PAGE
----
During the S2ME2 ANTX the amphibious assault force proactively employed an unmanned surface vehicle to thwart enemy defenses. A MANTAS USV (an eight-foot version of a family of stealthy, low profile, USVs) swam into the “enemy” harbor (the Del Mar Boat Basin on the Southern California coast), and relayed information in real-time to the amphibious force command center using its TASKER C2 system. Subsequent to this ISR mission, the MANTAS USV was driven to the surf zone to provide IPB on water conditions, beach gradient, obstacle location and other information crucial to planners prior to a manned assault. 

Carly Jackson, Naval Information Warfare Center Pacific’s Director of Prototyping for Information Warfare and one of the organizers of S2ME2 ANTX, explained the key element of the exercise was to demonstrate new technology developed in rapid response to real world problems facing the fleet and noted that the exercise was focused on unmanned systems with a big emphasis on intelligence gathering, surveillance, and reconnaissance.17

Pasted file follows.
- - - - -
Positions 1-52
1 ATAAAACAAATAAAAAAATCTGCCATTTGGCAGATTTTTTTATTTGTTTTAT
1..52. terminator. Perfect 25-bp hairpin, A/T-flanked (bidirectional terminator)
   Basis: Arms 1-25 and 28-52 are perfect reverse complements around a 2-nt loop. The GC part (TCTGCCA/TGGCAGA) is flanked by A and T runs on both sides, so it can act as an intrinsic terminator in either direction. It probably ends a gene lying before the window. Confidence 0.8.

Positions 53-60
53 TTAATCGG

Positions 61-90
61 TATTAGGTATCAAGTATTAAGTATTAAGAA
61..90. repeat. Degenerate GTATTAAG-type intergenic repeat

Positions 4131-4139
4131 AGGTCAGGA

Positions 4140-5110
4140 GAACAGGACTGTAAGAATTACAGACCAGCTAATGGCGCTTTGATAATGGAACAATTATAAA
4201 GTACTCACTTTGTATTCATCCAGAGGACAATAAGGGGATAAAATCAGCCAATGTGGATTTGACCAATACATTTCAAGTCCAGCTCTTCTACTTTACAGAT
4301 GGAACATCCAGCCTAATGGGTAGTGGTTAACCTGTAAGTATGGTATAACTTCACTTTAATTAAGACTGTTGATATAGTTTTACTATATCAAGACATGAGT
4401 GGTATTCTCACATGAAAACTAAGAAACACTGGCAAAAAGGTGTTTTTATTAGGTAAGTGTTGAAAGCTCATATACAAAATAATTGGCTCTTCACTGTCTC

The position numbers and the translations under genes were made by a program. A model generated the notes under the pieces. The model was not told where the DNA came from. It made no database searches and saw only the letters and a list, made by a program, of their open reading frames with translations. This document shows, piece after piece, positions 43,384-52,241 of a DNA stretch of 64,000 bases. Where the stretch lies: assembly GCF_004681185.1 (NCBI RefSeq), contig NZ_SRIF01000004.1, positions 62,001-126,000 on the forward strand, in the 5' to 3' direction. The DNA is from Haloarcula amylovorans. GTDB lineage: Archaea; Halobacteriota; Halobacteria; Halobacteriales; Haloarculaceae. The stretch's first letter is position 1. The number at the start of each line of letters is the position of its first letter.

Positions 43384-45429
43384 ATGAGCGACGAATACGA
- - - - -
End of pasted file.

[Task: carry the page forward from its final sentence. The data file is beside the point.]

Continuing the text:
In many ways, S2ME2 ANTX was a precursor to Bold Alligator, the Navy-Marine Corps exercise designed to enhance interoperability in the littorals. Bold Alligator was a live, scenario-driven exercise designed to demonstrate maritime and amphibious force capabilities. The 2nd Marine Expeditionary Brigade (MEB) led the exercise and operated from dock landing ships USS Fort McHenry (LSD-43) and USS Gunston Hall (LSD-44); amphibious transport dock USS Arlington (LPD-24).18

Bold Alligator took the concepts explored during S2ME2 ANTX to the next level, employing two different size (six-foot and twelve-foot) MANTAS USVs in the ISR and IPB roles to provide comprehensive reconnaissance of beaches and waterways. These systems were employed during the Long Range Littoral Reconnaissance phase of the exercise.

The 2nd Marine Expeditionary Brigade used the larger (twelve-foot) MANTAS USV, equipped with a Gyro Stabilized SeaFLIR230 EO/IR Camera and a BlueView M900 Forward Looking Imaging Sonar to provide ISR and IPB for the amphibious assault. This sonar was employed to provide bottom imaging and analysis within the surf zone of the amphibious landing area. This latter capability is crucial in amphibious operations in order to ensure that a landing craft can successfully enter the surf zone without encountering mines or other objects.